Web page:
Details emerge in winning Brookstone bid; fate of Merrimack employees unclear

300 employees will remain, but most of them will be part-timers in airport stores


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Bankrupt specialty retailer Brookstone agreed to sell most of its assets as a going concern for $72.7 million in cash and will lease its headquarters in Merrimack after selling the facility, though it will greatly reduce the number of employees there.

Under an agreement detailed Tuesday, the new owners, Blue Star Alliance LLC and Apex Digital Inc., will offer jobs to some 300 Brookstone employees, mostly part-time workers staffing some 34 airport stores and those who support them.

The deal must be approved by a bankruptcy court judge in Delaware after a hearing that will be held Thursday

The company’s Merrimack headquarters were sold separately for $6.1 million to Manchester-based Brady Sullivan Properties, a deal approved by the bankruptcy court on Monday. Brookstone’s buyers will lease the headquarters temporarily until they can find “a smaller, more appropriate space is identified,” the company said in a statement released Tuesday.

The deal will not include 102 mall stores (including a store in the Pheasant Lane Mall in Nashua and an outlet store in Settlers Green in Conway), which Brookstone closed down last week and proposed to abandon. 

The deal also does include Brookstone’s trademarks in China, used at some 550 stores in that country, mainly owned by Sanpower Group Co. Ltd. Sanpower, headquartered in Nanjing, is Brookstone’s parent company, its largest supplier and its largest creditor.

The Blue Star/Apex bid calls for Sanpower to relinquish its contested claims on secured and unsecured debt, which range between $85 million and $126 million, according to Brookstone. It’s unclear whether Sanpower will agree to that.

Remaining jobs

Brookstone, founded in 1965 and known for its high-end gadgets, filed for bankruptcy on Aug. 2 for the second time. (A Sanpower-led group picked it up in a bankruptcy auction in 2014 for $174 million). Brookstone had been losing money for years -- $60 million in 2017 alone –primarily due to slow mall traffic. It only survived thanks to Sanpower’s loan.

In addition to Sanpower, the company also owed more than $80 million in other debt. The new owners will not be saddled with any of it.

Of the 300 workers offered jobs, 262 – 214 of them part-timers – will work at the airport stores, none of which is located in New Hampshire, according to the Blue Star/Apex bid. Another 26 will support them in the field and at the Merrimack headquarters, would also be kept on. Some 17 of the 54 employees in the distribution center in Mexico, Mo., would likewise hang on to their jobs.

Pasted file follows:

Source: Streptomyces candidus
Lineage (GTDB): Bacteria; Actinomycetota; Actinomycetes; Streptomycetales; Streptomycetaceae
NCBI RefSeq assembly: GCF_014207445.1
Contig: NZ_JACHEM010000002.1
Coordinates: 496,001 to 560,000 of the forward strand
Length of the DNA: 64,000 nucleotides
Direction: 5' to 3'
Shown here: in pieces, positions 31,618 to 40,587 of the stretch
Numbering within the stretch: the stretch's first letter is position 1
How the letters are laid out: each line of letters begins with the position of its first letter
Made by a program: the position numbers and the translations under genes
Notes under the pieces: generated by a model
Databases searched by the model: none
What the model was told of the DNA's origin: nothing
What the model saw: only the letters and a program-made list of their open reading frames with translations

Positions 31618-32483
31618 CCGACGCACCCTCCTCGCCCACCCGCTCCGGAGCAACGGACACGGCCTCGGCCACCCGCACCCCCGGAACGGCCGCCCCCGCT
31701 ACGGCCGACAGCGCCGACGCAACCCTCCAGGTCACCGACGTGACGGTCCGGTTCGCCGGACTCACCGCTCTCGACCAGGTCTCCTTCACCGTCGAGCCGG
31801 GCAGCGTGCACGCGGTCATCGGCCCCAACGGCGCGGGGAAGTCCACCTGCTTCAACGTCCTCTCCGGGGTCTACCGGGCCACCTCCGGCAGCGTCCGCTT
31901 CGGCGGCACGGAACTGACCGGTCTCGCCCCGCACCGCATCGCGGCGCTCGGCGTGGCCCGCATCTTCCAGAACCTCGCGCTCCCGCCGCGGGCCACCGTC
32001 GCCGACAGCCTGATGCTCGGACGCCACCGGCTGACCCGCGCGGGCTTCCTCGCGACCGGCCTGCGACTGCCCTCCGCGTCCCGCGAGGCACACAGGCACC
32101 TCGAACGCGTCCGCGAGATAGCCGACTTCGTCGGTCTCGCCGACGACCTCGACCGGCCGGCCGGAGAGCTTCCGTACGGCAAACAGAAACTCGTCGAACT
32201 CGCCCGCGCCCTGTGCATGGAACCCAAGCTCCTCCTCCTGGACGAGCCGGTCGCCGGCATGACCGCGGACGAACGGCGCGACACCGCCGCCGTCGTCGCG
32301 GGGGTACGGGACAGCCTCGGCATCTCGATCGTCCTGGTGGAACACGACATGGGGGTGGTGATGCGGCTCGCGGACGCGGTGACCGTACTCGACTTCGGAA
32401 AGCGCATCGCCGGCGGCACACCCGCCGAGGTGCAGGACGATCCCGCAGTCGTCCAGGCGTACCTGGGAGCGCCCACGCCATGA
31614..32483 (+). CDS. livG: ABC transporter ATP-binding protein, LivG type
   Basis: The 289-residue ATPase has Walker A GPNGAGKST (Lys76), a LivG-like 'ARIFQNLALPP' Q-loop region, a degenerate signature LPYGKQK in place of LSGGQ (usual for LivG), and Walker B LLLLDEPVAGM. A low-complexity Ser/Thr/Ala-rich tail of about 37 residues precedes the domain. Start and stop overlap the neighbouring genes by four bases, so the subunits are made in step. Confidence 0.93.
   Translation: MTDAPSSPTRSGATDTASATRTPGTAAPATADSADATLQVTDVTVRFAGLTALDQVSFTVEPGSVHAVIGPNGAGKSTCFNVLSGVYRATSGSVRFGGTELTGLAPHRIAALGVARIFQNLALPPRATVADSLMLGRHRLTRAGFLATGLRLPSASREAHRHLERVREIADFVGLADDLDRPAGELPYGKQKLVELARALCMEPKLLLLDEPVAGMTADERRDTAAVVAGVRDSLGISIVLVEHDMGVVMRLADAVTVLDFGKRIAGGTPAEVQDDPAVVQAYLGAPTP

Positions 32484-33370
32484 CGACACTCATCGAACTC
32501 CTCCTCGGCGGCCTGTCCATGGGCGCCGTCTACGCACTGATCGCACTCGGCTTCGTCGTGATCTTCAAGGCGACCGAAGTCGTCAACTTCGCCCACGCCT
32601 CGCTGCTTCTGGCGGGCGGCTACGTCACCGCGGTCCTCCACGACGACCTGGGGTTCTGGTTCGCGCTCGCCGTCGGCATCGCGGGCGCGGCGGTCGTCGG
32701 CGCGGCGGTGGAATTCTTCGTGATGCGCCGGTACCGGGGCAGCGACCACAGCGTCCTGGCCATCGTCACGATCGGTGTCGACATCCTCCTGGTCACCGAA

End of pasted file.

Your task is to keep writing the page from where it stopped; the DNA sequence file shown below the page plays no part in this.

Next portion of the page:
The same cannot be said for all 24 workers involved in the customer care center, the 13 workers in the e-commerce division and nine out of the 10 workers at the wholesale business. As for the remaining 40 field and corporation employees, the new owners said they will “interview and consider” them.

It’s not clear whether they will be considered for permanent position or for “short-term ordinary course transition services (up to 90 days),” in the words of the bid details.

Blue Star, which is founded in 2006, owns, manages and markets a portfolio of brands with retail sales of $2.5 billion, including Limited Too, Tahari, Bebe and Kensie. It said it would issue a press release about its plans for Brookstone in the near future.

Apex, a California consumer electronics firm, has a bit of a rocky history. Its founder and current chairman, David Ji, was once featured as among the most influential global entrepreneurs by Time magazine, but in 2005, Ji was arrested in China on fraud charges. Supporters said he was simply caught up in a commercial power struggle, and he was later released. 

In 2010, Apex filed for Chapter 11 bankruptcy, a case that finally closed in January 2018. NH Business Review was unsuccessful in trying to reach the company on Tuesday, though it did leave messages with Apex’s attorney and several executives featured on LinkedIn. Some of its websites were under construction and older phone numbers were disconnected.

Blue Star/Apex only had one competitor in the auction, ThreeSixty Group and Hudson Group, whose bid would have kept more employees but was deemed of lesser value. ThreeSixty, a California branding company, is best known for its acquisition of FAO Schwarz, the famous New York City toy store. Hudson Group owns the Hudson News stores located in numerous malls and airports.

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